The first study carried out in Zurich; showed that back pain is linked to a part (nucleus) of the brain involved in social pain. What if we as humans could pass on in our genes information that affects the life experience of the next generation? You may find yourself as an individual with a back symptom from ‘nowhere’ due to an ancestral social cue. In generations passed going out of favour with the group could have had deadly consequences.

The second study was published in Nature Neuroscience (2014; 17, 89-96) demonstrating a transference of a fear response genetically; without nurture. The mice were shown to pass on a (protective) smell memory to their children and their grandchildren (F2).

If we as a species can have an ancestral cue for a social stress causing back pain passed on from family member to family member and social stress is not considered in your care plan. You could be forgiven for thinking that you have to ‘live’ with pain. Identifying potential cues from your environment ‘stressors’ to your behaviours, thoughts and/or feelings can be methodologically worked through. Whilst you figure out the cues to your stresses consider having body work to help you with accumulation. Accumulation in my opinion can make your condition worse.

I think when human body tissues are abnormally loaded the tissues do not undergo a training effect and instead are strained. Having a genetic fear response in social conditions where I reflexively squeeze my back muscles from an unidentified cue, providing pressure on my vertebrae, would be an abnormal load; like a repetitive strain scenario on the low back tissues of the body. Choose fascia first chiropractic it is more than a ‘quick click’.

Tight Hamstrings

The classic example of somebody having a restriction in their flexibility and they feel it at the back of the legs is thought to mean tight hamstrings. Yet in a fascial model of the body the TFL muscle is actually under about twice the strain that the hamstring muscles are under during a straight leg raise. The most obvious place to consider changing would be the side of the leg in tight hamstrings and not the back of the leg where it is felt! The fascial connections of the thigh are complex and numerous; for example in clinical practice I have ‘worked’ on the adductor muscle of the lesser affected leg and gained 20-25 degrees of extra flexibility in a straight leg raise of the more affected leg.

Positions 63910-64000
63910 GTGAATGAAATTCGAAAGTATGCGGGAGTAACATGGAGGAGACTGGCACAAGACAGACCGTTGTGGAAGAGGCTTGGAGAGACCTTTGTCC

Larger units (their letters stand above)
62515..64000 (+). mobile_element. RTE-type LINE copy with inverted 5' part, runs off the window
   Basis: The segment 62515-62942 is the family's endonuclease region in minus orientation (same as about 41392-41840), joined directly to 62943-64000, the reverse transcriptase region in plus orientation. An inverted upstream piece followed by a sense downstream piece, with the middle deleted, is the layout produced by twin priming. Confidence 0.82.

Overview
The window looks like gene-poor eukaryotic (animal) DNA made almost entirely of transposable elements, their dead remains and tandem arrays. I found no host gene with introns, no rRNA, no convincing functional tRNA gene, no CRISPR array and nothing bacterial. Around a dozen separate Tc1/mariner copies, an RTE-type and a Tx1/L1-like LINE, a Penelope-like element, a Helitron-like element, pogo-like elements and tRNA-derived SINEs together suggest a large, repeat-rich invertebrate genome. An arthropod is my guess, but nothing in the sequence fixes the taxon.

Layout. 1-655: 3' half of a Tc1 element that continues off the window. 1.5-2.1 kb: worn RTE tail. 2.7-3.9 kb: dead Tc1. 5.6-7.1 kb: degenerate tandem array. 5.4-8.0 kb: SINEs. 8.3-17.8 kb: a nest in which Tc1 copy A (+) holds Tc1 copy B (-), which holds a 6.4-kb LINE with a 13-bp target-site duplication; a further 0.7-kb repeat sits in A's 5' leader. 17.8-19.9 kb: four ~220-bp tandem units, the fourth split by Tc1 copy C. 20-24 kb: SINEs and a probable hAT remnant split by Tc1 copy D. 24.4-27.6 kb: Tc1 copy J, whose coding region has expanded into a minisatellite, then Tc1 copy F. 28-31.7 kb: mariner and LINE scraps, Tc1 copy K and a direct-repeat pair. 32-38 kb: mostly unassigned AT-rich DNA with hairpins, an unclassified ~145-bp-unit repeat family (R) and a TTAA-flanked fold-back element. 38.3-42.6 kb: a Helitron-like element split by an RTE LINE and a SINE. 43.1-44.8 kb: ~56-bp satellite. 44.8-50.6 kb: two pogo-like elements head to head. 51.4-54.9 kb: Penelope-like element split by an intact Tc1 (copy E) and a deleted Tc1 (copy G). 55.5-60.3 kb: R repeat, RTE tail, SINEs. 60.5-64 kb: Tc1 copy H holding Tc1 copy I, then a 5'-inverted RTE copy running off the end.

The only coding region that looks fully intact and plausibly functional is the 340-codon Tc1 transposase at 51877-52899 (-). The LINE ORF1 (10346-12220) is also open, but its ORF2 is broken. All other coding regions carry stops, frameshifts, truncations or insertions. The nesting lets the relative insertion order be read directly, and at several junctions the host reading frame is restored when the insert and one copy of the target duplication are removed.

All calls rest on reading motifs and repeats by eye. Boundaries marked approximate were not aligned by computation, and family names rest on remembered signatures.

Having the view that my problem is where I feel it is a difficult concept for most to let go of. Sometimes where you feel it does not need to be changed. Where you don’t feel it does! Having an in depth knowledge of anatomy and understanding human movement and how tissues interact within the human body is essential to truly get to the root of a musculoskeletal problem.

Training such as in a Chiropractic degree (undergraduate Masters) is ideal to start to see the root causes of a problem within the human body. When the human body is not able to change in a certain place, the body compensates and thus moves the symptom, yet the root cause is still the same; there is just a longer more complex chain of events that exist once a compensation occurs. Addressing the fascia before any adjustments is my strategy in clinical treatment. This way I am able to work through the layers of compensation until I find the root cause. Step one for you with tight hamstrings is to come to terms that the root cause is most likely (if you’ve had the problem for more than 5 days) somewhere else (in my opinion) than the back of your leg. Psychologically speaking if you keep on putting your problem to the back of your legs you will in fact keep a problem at the back of your legs! When seeking help from a Chiropractor it can be useful to look up the conditions that have evidence behind them.